Here is my attempt. The month was too short. I look forward to the time when I can do more then desperately try not to mess up too much.

 

My great grandfather played ivory clarinet in Sousa's band, and would have played this when it was a hot new number. Great tune.

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And what happens, harmonically, in bars 7 and 8? Don't all answer at once...

I'll bite. What happens?

 

Here is my attempt. The month was too short. I look forward to the time when I can do more then desperately try not to mess up too much.

 

My great grandfather played ivory clarinet in Sousa's band, and would have played this when it was a hot new number. Great tune.

 

Can't listen to (and thus can't comment on) your take right now, and should better not answer in place of David; however a hint might be considered as adequate: He's obviously targeting one of his very favourite subjects, as to be read in several posts from his side, which you could re-read... :D

 

Best wishes - Wolf

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And what happens, harmonically, in bars 7 and 8? Don't all answer at once...

 

I'll bite. What happens?

 

Here is my attempt. The month was too short. I look forward to the time when I can do more then desperately try not to mess up too much.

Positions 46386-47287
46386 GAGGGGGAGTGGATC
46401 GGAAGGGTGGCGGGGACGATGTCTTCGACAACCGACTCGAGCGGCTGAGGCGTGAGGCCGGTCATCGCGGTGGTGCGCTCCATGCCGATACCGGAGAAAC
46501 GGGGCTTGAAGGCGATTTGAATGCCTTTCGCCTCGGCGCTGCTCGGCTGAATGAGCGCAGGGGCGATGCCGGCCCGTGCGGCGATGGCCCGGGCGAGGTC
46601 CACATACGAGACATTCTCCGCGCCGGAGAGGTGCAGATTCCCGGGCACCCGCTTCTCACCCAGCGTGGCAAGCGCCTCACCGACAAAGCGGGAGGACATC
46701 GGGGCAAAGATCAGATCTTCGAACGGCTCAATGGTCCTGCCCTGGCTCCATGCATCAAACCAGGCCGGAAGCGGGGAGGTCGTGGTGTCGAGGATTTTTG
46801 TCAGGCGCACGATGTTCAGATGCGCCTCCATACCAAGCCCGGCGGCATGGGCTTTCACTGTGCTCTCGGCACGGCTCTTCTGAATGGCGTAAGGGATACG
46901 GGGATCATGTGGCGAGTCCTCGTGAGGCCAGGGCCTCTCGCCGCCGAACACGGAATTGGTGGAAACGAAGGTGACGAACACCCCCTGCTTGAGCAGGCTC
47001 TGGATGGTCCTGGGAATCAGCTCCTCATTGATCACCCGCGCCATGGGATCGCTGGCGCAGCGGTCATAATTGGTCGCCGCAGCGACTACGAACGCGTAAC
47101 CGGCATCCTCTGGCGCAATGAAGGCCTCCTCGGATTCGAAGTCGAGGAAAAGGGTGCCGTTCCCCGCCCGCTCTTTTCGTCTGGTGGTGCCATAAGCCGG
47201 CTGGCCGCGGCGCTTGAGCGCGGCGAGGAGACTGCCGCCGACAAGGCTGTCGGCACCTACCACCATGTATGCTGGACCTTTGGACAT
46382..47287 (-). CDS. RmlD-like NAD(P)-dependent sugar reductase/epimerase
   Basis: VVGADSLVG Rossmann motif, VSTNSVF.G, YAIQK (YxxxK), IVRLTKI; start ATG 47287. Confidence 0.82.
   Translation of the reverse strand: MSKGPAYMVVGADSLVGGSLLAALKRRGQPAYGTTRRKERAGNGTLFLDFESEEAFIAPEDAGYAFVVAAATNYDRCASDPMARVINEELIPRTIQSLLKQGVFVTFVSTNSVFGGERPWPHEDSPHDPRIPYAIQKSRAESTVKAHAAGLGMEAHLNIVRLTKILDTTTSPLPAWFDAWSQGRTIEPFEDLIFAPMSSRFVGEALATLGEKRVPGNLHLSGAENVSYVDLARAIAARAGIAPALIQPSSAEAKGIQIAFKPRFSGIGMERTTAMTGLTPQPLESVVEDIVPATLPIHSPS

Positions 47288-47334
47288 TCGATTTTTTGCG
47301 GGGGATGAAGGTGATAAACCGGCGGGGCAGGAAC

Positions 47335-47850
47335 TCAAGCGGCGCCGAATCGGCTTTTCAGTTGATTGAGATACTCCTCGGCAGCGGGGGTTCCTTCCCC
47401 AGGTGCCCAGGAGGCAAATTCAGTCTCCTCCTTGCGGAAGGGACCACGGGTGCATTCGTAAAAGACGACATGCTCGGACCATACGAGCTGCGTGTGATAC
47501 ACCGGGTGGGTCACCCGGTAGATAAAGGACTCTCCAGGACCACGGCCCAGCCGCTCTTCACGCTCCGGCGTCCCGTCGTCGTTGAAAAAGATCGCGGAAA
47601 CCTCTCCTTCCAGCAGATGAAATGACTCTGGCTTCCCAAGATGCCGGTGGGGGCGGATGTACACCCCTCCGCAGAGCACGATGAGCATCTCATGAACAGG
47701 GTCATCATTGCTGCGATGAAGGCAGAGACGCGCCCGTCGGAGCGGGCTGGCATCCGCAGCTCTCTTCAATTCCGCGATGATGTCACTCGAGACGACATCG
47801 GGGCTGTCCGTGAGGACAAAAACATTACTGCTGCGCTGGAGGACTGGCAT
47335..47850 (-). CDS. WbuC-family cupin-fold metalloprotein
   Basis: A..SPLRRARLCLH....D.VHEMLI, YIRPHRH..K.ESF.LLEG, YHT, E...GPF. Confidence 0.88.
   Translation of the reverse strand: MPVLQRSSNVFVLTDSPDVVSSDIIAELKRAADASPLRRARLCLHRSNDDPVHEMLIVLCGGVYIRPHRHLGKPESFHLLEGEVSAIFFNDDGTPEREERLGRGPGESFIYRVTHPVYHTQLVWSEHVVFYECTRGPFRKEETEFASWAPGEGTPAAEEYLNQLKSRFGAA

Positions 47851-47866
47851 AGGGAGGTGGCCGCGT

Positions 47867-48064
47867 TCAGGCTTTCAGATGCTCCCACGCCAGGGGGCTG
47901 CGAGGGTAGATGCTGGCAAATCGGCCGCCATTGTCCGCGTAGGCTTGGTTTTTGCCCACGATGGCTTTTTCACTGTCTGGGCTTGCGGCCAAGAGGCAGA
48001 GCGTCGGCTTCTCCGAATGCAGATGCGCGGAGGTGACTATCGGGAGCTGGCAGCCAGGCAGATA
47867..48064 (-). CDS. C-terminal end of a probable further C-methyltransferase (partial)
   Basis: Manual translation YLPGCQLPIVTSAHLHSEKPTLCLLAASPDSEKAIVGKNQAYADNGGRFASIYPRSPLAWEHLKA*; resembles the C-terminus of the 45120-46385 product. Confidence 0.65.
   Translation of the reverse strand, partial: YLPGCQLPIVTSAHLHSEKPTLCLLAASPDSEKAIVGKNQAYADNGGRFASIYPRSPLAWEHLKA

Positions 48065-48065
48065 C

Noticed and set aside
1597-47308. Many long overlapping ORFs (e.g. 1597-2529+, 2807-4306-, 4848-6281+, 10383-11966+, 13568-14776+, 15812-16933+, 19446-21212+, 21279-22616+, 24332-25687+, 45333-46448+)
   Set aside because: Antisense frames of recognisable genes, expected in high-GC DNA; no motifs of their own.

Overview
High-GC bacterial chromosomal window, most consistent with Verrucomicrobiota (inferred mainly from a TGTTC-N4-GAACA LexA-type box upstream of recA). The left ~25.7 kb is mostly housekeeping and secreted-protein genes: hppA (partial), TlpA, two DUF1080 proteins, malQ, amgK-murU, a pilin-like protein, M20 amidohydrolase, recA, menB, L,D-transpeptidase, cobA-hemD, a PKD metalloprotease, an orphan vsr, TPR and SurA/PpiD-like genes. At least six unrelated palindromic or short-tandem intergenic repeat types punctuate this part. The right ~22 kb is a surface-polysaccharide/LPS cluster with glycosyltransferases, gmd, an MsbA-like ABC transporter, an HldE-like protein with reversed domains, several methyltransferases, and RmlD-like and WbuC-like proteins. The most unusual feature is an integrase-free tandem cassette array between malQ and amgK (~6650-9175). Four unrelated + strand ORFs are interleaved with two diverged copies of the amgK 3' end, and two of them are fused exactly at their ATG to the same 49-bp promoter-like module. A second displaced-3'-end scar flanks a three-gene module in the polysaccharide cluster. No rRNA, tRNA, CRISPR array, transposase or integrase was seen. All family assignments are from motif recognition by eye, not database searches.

My great grandfather played ivory clarinet in Sousa's band, and would have played this when it was a hot new number. Great tune.

 

 

Very nice.

 

What instrument are you playing?

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And what happens, harmonically, in bars 7 and 8? Don't all answer at once...

I'll bite. What happens?

 

Here is my attempt...

 

He's obviously targeting one of his very favourite subjects, as to be read in several posts from his side, which you could re-read... :D

First of all, Patrick, nice progress.

 

To answer your question, what I'm talking about can be referred to by several names: tonicization of the V (five) chord, V of V (five of five), secondary dominant. They all mean the same thing (although some are more general than others).